I wasn’t sure about The Girl the Sea Gave Back by Adrienne Young. I almost didn’t read it. I almost didn’t finish it. I wasn’t enthralled by Sky in the Deep so I wasn’t sure if I would care enough about the companion novel. But I stuck with it and I was surprised to find myself enjoying the story and characters.
The Svell are all Tova has known since she washed up on their shore as a child, but the symbols and images inking her skin mark her as a Truthtongue—someone who can cast rune stones and tell the future. But when she the stone she casts influence the Svell to attack a neighboring clan, everything changes. Torn between loyalties, Tova seeks the truth of the stones, her past, and her future.
The biggest pitfall of The Girl the Sea Gave Back is that the first two-thirds of the book are slow. There is some action here and there, but the book is overwhelmed by the characters meandering from place to place as they talk and think about the upcoming battle between the viking clans. Which isn’t always a bad thing in a story, but it’s one of the problems I had with Sky in the Deep as well.
In addition, the story is straightforward and simple. The characters do this. The characters do that. Bada-bing, bada-boom, the story is over. There isn’t a lot of room for surprises or plot twists. And there isn’t room for solid explanation.
While I didn’t mind that the world-building was steeped in the idea of gods and spinners creating fate, I wanted a bigger explanation than simply “It is what it is.” Yeah, Tova and Halvard have a connection, but why? Because the Spinners carved it into the tree long ago? Cool, but their relationship—their attraction to each other—needs something more. Humans need more than just “because the gods willed it.” You don’t reject everything you’ve been taught and betray those who raised you for the past thirteen years simply because a boy looks at you. Same goes for the battle. I understand the gods and Spinners decided the Svell were going to attack the Nadhir, but why? What human reason was behind it other than simply because they can and they will? I needed something more to propel the characters to their actions and decisions. Even if it’s simply, they were scared or greedy or full of blood lust.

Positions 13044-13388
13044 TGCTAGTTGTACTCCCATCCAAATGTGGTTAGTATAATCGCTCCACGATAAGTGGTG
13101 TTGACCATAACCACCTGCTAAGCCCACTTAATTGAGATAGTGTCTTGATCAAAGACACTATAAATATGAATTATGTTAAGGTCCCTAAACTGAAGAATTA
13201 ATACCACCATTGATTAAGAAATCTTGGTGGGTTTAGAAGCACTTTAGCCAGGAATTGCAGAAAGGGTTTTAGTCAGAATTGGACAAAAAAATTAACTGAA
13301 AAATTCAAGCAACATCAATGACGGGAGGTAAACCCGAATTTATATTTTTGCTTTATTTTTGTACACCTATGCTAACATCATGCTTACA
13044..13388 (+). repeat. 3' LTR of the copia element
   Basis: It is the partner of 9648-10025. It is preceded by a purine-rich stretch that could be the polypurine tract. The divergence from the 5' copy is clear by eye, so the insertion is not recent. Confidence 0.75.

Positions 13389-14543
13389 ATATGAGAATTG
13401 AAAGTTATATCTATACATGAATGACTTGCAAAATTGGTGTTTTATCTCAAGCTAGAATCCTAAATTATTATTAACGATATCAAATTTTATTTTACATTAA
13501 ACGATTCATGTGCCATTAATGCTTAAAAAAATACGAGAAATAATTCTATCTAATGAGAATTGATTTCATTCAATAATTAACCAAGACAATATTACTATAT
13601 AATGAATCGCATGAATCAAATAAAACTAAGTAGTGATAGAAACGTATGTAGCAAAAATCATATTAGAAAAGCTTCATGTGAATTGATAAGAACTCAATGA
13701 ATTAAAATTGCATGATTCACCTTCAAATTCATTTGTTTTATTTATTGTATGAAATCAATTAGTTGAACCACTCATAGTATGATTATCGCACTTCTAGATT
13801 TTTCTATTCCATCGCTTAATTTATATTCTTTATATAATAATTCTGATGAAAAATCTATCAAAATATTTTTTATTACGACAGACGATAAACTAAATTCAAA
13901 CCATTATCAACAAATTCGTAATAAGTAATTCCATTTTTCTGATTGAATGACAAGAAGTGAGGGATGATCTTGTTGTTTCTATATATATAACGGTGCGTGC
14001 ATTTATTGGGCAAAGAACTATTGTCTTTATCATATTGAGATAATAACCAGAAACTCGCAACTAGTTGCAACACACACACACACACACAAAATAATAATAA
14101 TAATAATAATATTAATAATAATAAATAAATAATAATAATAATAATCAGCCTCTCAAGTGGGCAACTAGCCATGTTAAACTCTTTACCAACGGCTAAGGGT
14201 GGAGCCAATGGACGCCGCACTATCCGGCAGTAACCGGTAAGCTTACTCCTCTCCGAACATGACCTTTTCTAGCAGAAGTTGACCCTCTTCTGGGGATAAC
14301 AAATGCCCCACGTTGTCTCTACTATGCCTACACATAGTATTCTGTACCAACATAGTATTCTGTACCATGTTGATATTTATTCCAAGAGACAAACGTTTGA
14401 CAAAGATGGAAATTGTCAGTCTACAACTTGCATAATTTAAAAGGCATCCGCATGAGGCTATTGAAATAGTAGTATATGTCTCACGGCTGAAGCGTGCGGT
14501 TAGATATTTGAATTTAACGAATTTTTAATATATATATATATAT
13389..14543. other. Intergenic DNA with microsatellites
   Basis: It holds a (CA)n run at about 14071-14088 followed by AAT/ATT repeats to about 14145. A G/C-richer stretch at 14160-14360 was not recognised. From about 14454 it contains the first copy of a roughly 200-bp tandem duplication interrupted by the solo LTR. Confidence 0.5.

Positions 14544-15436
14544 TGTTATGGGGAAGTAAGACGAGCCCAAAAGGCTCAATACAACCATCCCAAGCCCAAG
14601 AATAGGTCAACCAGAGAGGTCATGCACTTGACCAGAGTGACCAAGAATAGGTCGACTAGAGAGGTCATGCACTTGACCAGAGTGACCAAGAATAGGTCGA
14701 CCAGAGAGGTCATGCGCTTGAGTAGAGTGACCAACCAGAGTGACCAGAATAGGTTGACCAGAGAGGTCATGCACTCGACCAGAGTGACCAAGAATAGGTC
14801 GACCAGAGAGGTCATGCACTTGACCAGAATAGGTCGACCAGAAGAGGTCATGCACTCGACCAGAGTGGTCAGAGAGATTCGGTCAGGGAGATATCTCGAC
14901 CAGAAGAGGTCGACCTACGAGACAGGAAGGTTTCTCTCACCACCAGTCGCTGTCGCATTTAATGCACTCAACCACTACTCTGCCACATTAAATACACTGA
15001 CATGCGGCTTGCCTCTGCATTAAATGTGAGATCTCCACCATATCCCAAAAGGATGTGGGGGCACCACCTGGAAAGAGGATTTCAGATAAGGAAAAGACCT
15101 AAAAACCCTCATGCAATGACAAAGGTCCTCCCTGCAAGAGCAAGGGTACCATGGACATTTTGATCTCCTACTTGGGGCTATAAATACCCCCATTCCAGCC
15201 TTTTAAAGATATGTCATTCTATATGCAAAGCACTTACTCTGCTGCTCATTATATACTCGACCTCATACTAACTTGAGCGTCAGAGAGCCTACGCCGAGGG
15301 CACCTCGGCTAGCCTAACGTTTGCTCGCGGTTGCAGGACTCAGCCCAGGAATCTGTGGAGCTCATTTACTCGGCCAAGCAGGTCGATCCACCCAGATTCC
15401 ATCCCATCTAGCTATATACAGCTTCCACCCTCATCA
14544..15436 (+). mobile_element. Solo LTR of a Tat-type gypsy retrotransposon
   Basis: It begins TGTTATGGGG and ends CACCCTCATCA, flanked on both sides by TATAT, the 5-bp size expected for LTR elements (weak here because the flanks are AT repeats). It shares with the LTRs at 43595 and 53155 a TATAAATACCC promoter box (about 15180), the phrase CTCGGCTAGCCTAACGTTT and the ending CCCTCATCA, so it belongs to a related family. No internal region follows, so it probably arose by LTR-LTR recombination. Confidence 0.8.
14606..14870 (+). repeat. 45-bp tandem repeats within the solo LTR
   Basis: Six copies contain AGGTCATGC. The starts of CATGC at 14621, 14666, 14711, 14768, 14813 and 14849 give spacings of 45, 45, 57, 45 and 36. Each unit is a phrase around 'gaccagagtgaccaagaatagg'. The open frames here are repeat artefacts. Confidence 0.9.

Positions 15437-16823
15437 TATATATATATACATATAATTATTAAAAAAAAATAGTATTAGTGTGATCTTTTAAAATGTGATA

The ending, however, was good. There’s a gut-wrenching, bloody battle. There are exciting character interactions and beautiful moments of hope and healing. If the first two hundred pages of the book were like the last one hundred, this book would have blown me away. The writing is beautiful, and Adrienne Young has great ideas for characters and world-building and plot. Those ideas just never reached their full potential.
Like most books, The Girl the Sea Gave Back won’t be for everybody. Some readers will adore it just like they adore Sky in the Deep. Other readers will enjoy the story for what it is but won’t come back to it again and again. And some readers won’t even bother to finish the story. I thought I’d be of the latter group, but I’m glad I stuck with it for the ending. Because the beginning of the story promises an exciting and hope-filled ending, and the stones don’t lie.